Rapidly Shifting Markets
In the United States, roughly 50% of every dollar spent on food goes to into the food service industry, including restaurants, hospitality and schools. However, with orders cancelled overnight as businesses shutter, perishable producers are now trying to transition to supplying retail buyers, such as grocery stores.
This is not always possible, with consumers using different ingredients at home than those used by restaurants to prepare meals. Moreover, after initially high sales during early waves of panic buying, consumers in the U.S. are buying less fresh produce and more processed and canned foods with longer shelf lives.
This, combined with more farms competing to supply fresh produce, is driving down market prices. “The marketplace is very confused, and it will be for some time,” says Puglia. “The magnitude of the losses from our farmer members is pretty staggering.”
The effects of the food service and hospitality industry effectively closing down is having a truly global impact. In India too, Singh said the local vegetable market is being rocked by the crisis.“
Vegetable prices are severely affected as most of the bulk buyers are local hotels, restaurants and tea shops who buy green chillies in bulk,” says Singh. “With restaurants being shut, there is no demand.”The economic effects of COVID-19 are also being strongly felt by the Capurso family, who own a 15-hectare vineyard on the outskirts of Verona in Northern Italy. Travel restrictions and distancing orders mean the family is currently unable to bottle its wine as the process uses an outside service.
And with Italian restaurants and wine shops remaining shuttered, the Capursos are also prevented from supplying their business customers or operating the hospitality side of the winery business.“Coronavirus is affecting our farm in a devastating way, in economic terms,” says Selene Capurso. “Before a resolution is found the most important thought is our family’s health.”
Agriculture in Isolation
There are also mental health challenges for farmers and farm workers. Long periods of separation in remote areas are not uncommon in farming, but the uncertainty about when travel restrictions will be eased creates a new set of problems for isolated workforces.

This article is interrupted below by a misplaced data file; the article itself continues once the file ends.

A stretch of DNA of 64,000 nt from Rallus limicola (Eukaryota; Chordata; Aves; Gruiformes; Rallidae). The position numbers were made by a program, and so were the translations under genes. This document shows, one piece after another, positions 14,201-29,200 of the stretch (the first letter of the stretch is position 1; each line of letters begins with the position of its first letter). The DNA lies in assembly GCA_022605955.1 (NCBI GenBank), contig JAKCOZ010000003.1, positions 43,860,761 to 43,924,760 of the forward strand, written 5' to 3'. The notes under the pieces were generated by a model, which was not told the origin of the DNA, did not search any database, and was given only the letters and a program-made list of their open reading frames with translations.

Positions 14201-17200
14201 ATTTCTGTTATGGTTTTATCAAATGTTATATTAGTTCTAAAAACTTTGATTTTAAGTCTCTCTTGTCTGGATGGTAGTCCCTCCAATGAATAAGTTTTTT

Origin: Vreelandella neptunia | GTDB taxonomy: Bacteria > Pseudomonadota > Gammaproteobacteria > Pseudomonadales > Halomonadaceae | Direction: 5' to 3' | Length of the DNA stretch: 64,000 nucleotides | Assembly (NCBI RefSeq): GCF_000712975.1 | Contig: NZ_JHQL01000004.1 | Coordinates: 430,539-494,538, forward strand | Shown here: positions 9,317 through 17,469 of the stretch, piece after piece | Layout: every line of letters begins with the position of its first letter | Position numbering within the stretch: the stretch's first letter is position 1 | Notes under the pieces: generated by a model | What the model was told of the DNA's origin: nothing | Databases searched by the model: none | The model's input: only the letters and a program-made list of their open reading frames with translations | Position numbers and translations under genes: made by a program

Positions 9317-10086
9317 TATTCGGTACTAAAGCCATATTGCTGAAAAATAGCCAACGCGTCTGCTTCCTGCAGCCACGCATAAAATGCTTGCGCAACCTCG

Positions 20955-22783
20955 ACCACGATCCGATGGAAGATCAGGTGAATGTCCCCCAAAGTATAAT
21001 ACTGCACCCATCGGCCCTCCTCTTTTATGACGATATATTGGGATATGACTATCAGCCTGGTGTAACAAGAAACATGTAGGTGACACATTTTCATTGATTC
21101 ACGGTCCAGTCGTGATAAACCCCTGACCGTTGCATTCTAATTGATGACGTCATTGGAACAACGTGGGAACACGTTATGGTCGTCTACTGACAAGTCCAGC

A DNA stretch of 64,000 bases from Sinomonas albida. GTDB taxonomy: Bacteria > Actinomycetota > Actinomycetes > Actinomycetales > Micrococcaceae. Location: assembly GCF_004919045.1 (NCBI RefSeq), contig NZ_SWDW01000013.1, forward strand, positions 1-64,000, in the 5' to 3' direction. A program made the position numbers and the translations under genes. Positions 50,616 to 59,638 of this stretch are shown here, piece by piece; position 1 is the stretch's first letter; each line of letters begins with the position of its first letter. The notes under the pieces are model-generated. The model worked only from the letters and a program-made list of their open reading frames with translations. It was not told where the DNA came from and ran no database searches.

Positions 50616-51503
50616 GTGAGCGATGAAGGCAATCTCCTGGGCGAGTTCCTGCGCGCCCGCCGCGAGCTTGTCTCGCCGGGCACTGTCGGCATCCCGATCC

There are also more modern drawbacks to social distancing orders. Cherilyn Jolly-Nagel grows grains, legumes and oilseeds on her farm in Saskatchewan, Canada, that sits 17 miles from the nearest town.“We have two daughters, who are 13 and 11, and fortunately for us we are very sheltered from the pandemic,” says Jolly-Nagel. “We really wouldn’t want to be anywhere else during an event like this.” However, while having her daughters there means two extra pairs of hands to help around the farm, it also means their home is now doubling as a classroom.Rural communities around the world often suffer from poor connectivity and that creates a real problem for modern farmers. “We had a terrible internet service before coronavirus, but now we have an increased need to use it for our daughters to do their schoolwork,” says Jolly-Nagel. “It sounds like I’m complaining about not being able to watch Netflix, but it’s a challenge just to conduct business.”
Hope for Farming’s Future
It is impossible to predict what the long-term consequences of the COVID-19 pandemic will be. What we do know is that a more resilient food system is needed to improve agricultural sustainability and help supply chains withstand and respond to future crises. The good news is that agriculture is an industry used to rising to the challenge.The uncertainty about the future makes it very difficult for farmers to plan. How can they make investment decisions without knowing what demand will be when that product is ready to be harvested? Farmers, however, are resilient and hope for a return to new normal.
Jolly-Nagel’s farm is on the same land that her husband’s family has farmed for more than 100 years, and she is optimistic that her farm will one day conduct business as usual again. However, Nagel is concerned that the supply chain for grains and other crops that she grows will be affected permanently.
“This pandemic is drawing attention to importance of the agriculture industry and there may be some long-term ramifications that will affect farmers around the world,” she explains.
Farmers around the world are rising to the occasion to ensure food is still being grown and making its way to our tables